Doty, J. H.

R. Lewicki, J. H. Doty, R. F. Curl, F. K. Tittel, and G. Wysocki, Proc. Natl. Acad. Sci. USA 106, 12587 (2009).
[CrossRef]

George, R.

Hangauer, A.

Harrington, J.

Herrmann, W.

W. Urban and W. Herrmann, Appl. Phys. A 17, 325 (1978).
[CrossRef]

Kaldor, A.

A. Kaldor, W. B. Olson, and A. G. Maki, Science 176, 508 (1972).
[CrossRef]

Kluczynski, P.

P. Kluczynski, A. M. Lindberg, and O. Axner, J. Quantum Spectrosc. Radiat. Transf. 83, 345 (2004).
[CrossRef]

Krause, D.

Lewicki, R.

R. Lewicki, J. H. Doty, R. F. Curl, F. K. Tittel, and G. Wysocki, Proc. Natl. Acad. Sci. USA 106, 12587 (2009).
[CrossRef]

Lindberg, A. M.

P. Kluczynski, A. M. Lindberg, and O. Axner, J. Quantum Spectrosc. Radiat. Transf. 83, 345 (2004).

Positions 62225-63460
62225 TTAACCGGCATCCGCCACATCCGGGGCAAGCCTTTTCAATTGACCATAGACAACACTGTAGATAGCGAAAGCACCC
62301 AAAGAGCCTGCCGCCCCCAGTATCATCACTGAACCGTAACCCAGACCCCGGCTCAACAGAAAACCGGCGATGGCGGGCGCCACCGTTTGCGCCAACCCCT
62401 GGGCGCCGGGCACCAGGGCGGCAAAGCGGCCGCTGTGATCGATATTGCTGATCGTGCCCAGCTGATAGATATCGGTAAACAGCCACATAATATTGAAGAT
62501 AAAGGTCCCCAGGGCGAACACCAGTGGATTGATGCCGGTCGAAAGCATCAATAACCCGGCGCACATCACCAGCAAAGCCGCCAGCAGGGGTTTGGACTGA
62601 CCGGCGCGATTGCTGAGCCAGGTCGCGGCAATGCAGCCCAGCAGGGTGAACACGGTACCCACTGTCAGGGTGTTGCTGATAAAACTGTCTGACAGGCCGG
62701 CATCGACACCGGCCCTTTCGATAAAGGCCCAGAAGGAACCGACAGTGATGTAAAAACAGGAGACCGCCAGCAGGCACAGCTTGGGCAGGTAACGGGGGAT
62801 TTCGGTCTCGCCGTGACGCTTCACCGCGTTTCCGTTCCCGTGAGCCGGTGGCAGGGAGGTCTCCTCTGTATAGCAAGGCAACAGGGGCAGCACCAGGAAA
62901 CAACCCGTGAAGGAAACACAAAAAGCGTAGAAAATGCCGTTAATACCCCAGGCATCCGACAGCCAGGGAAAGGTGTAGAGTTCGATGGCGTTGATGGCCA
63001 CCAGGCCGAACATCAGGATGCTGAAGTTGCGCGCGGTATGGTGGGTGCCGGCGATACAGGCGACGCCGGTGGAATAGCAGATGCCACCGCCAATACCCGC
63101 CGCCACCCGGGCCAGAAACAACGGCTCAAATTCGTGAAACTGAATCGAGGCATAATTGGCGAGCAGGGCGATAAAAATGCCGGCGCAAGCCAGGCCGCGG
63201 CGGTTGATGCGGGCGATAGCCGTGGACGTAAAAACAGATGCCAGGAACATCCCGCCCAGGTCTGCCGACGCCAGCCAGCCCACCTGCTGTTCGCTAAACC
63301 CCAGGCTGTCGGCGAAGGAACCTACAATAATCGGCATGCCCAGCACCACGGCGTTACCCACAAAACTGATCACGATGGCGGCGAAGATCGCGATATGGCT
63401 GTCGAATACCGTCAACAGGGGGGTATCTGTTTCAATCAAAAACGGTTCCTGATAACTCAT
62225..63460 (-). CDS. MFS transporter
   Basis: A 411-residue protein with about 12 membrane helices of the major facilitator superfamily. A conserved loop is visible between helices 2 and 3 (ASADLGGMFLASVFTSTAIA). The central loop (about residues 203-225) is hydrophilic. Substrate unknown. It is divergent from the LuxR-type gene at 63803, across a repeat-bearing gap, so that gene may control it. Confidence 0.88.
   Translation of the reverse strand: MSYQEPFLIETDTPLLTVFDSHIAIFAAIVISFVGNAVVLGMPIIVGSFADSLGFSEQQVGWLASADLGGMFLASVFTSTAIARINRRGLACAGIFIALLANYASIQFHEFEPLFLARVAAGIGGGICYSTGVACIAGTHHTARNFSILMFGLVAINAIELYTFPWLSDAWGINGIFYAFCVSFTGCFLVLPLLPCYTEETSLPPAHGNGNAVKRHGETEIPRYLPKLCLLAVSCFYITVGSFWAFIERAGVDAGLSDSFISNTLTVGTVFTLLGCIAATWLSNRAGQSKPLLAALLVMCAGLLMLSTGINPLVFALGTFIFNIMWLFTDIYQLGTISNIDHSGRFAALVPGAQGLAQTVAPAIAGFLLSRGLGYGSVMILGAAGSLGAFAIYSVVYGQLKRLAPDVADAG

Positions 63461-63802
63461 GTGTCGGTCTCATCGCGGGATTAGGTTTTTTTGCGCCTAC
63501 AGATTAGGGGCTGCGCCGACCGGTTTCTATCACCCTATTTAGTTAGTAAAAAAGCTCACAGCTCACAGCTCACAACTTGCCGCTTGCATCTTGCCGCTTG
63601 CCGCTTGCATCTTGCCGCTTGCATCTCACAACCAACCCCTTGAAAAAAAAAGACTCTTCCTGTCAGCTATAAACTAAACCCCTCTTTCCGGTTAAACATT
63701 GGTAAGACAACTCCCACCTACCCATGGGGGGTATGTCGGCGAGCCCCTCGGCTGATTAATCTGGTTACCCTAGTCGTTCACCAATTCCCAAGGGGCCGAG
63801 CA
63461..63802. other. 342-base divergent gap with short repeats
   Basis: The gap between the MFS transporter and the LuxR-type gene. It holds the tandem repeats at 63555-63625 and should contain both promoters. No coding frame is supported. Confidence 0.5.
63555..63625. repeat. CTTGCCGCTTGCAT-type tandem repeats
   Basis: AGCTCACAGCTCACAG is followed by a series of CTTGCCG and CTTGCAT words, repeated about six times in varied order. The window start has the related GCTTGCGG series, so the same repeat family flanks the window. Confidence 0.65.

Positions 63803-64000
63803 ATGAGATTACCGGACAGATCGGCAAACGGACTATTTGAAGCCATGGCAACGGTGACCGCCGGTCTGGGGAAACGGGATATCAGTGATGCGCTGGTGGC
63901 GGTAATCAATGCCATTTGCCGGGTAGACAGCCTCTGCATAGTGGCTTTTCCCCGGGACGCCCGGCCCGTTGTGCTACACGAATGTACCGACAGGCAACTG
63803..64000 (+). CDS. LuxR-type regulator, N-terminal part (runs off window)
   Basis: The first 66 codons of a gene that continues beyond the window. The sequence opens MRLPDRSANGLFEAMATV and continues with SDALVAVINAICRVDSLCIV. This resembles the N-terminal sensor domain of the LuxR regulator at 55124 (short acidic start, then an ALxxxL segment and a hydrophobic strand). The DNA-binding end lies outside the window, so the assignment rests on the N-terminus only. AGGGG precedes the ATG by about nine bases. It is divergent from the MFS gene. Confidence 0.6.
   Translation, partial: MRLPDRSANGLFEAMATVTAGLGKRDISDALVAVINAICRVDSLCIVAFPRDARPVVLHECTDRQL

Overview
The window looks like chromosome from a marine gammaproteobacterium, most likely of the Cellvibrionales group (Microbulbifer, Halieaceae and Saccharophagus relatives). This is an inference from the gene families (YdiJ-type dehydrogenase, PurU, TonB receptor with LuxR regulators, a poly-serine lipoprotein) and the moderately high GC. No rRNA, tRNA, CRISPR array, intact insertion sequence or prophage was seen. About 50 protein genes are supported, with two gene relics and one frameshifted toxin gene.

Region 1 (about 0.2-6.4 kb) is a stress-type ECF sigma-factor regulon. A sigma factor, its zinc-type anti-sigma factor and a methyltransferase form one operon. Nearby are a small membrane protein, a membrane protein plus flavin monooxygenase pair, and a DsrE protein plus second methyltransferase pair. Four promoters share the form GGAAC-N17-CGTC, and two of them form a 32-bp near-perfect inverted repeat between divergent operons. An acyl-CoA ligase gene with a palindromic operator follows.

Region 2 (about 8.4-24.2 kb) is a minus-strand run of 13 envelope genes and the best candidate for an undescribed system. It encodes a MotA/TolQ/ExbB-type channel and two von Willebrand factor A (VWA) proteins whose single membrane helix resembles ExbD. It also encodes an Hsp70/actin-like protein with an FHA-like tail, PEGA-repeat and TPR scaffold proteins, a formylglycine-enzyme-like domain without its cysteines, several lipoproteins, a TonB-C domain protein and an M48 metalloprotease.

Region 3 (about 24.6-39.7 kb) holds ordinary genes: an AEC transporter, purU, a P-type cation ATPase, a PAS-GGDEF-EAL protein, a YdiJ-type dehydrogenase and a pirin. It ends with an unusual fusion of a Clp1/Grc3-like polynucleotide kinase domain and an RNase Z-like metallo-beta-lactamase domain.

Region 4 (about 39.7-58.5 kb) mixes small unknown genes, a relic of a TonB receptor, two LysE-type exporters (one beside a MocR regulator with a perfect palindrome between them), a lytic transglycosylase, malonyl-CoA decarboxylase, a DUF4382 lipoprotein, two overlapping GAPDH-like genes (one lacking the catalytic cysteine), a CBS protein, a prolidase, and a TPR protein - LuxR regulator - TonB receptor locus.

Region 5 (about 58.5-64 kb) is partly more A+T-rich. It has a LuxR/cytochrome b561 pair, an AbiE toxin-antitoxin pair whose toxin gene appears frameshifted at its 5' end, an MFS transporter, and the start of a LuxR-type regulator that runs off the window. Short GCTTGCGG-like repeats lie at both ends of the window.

[CrossRef]

Litfin, G.

G. Litfin, C. R. Pollock, J. R. F. Curl, and F. K. Tittel, J. Chem. Phys. 72, 6602 (1980).
[CrossRef]

Maki, A. G.

A. Kaldor, W. B. Olson, and A. G. Maki, Science 176, 508 (1972).
[CrossRef]

McLyman, W. T.

W. T. McLyman, Transformer and Inductor Design Handbook (Dekker, 2004).

Olson, W. B.

A. Kaldor, W. B. Olson, and A. G. Maki, Science 176, 508 (1972).
[CrossRef]

Pedrotti, L. M.

Pollock, C. R.

G. Litfin, C. R. Pollock, J. R. F. Curl, and F. K. Tittel, J. Chem. Phys. 72, 6602 (1980).
[CrossRef]

Strzoda, R.

Tittel, F. K.

R. Lewicki, J. H. Doty, R. F. Curl, F. K. Tittel, and G. Wysocki, Proc. Natl. Acad. Sci. USA 106, 12587 (2009).
[CrossRef]

G. Litfin, C. R. Pollock, J. R. F. Curl, and F. K. Tittel, J. Chem. Phys. 72, 6602 (1980).
[CrossRef]

Urban, W.

W. Urban and W. Herrmann, Appl. Phys. A 17, 325 (1978).
[CrossRef]

Wysocki, G.

R. Lewicki, J. H. Doty, R. F. Curl, F. K. Tittel, and G. Wysocki, Proc. Natl. Acad. Sci. USA 106, 12587 (2009).
[CrossRef]

Appl. Opt. (2)

Appl. Phys. A (1)

W. Urban and W. Herrmann, Appl. Phys. A 17, 325 (1978).
[CrossRef]

J. Chem. Phys. (1)

G. Litfin, C. R. Pollock, J. R. F. Curl, and F. K. Tittel, J. Chem. Phys. 72, 6602 (1980).
[CrossRef]

J. Opt. Soc. Am. B (1)

J. Quantum Spectrosc. Radiat. Transf. (1)